Dear Kanye, you’re not helping

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Dear Kanye, you’re not helping

Kimberly Wilson, Opinion Editor

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We know Kanye loves to show off, but we never thought he would take it this far.

It’s not the first time Kanye West has dominated headlines for some questionable actions. His recent public show of support for President Donald Trump has led to media backlash from many who say he’s ignoring the president’s history of negativity towards minorities. However, his latest remarks have garnered arguably the most criticism he’s ever faced一and rightly so. They perpetuate a very damaging false narrative.  

In a recent TMZ Live interview, West spoke about numerous controversial topics. The most contentious quote came when he—rather confidently—proclaimed “You hear about slavery for 400 years. For 400 years? That sounds like a choice.”

Now, if you don’t have all the facts about the history of slavery, this is not too difficult a conclusion to arrive at. Why slaves didn’t do anything to try and stop their oppression is a good question. It’s also one with an even better answer.

The reasoning behind slaves staying slaves for 400 years isn’t some kind of philosophical question we could ponder for decades without finding a suitable answer. A (400 year) long story short, slave owners made a point to catch anybody who tried to escape and make an example of them.

The term “Learned Helplessness” explains why slaves never attempted to organize a widespread uprising either. Coined by psychologist Martin Seligman, it is defined as “the tendency to fail to act to escape from a situation because of a history of repeated failures in the past.”

Seligman likened learned helplessness to some characteristics of depression such as powerlessness and hopelessness—and there’s no question slaves were probably a bit depressed, to say the least.

So we have a clear explanation as to why slaves didn’t revolt. Which makes Kanye spreading the idea that slaves chose to stay in their situation problematic for a number of reasons.

The suggestion that slaves had a conscious choice in the matter is indubitably false. Kanye is essentially adding to the extensive list of “fake news” permeating our society. And this particular addition can have seriously damaging consequences for the black community he claims he’s trying to enlighten.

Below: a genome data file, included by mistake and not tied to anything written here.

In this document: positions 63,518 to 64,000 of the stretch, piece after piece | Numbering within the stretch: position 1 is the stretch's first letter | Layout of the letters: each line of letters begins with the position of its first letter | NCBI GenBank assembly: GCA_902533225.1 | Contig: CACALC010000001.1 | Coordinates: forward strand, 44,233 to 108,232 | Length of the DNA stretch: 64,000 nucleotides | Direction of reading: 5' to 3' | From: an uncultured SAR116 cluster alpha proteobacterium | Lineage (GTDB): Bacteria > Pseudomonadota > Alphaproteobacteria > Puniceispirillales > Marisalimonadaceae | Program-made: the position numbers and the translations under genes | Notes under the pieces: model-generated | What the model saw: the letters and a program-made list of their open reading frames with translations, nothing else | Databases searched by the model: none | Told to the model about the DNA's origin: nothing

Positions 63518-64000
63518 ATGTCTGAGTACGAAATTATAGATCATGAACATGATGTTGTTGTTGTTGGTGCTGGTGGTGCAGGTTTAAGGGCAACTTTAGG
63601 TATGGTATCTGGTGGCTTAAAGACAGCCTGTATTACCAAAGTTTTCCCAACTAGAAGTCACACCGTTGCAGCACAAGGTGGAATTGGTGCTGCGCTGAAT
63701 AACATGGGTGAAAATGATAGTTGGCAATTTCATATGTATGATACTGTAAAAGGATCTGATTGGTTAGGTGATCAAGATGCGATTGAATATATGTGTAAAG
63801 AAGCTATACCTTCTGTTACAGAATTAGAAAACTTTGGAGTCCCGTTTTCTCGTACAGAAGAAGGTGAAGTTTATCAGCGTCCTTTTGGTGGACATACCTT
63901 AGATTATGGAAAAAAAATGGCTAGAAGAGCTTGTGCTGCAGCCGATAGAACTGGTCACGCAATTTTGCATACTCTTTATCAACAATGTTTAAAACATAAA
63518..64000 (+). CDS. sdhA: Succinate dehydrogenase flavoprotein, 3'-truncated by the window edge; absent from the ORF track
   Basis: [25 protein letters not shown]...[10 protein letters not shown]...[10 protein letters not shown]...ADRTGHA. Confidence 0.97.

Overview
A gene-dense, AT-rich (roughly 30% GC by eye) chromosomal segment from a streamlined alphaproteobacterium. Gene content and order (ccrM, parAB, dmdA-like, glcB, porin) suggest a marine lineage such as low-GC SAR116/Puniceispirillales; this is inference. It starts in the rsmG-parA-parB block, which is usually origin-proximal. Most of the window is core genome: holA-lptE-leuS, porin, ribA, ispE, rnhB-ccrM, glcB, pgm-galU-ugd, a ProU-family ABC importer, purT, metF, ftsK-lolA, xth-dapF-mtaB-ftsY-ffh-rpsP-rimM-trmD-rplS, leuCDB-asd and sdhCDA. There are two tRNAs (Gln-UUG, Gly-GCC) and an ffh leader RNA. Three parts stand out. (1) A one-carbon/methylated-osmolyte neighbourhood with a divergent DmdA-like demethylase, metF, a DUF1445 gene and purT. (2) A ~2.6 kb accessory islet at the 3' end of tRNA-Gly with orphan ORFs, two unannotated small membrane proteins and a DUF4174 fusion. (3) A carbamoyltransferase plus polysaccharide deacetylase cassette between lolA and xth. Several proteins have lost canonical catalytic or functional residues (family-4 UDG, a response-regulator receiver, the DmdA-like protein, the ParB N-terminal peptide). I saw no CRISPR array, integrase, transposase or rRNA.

Saying slaves could have done something to change their situation is a notion many have used to justify negative stereotypes about African Americans. It’s especially ill-informed when one considers the story of Nat Turner.

Turner was the only American slave to organize a mass rebellion, but his efforts backfired. An article on states “his action set off a new wave of oppressive legislation prohibiting the education, movement, and assembly of slaves and stiffened pro-slavery, anti-abolitionist convictions that persisted in [the south] until the American Civil War.” He and 16 of his followers were also subsequently hanged.  

The idea that slavery was a choice does something even more insidious as well. It absolves the people who orchestrated and perpetrated slavery of much of the responsibility. If the only thing slaves had to do was choose to walk off the “job,” then how much can we really blame slave owners for their transgressions?

It’s also not hard to see how that line of thinking doesn’t exactly serve African Americans well.

We understand what Kanye was getting at. He’s trying to argue that African Americans must realize the agency they hold over their lives. The problem is his views are grossly misinformed and short-sighted.

His assertions fail to look at the history of slavery with sociological imagination. He’s trying to help, but his comments, in essence, do more harm than good to the cause he claims to be so near to his heart.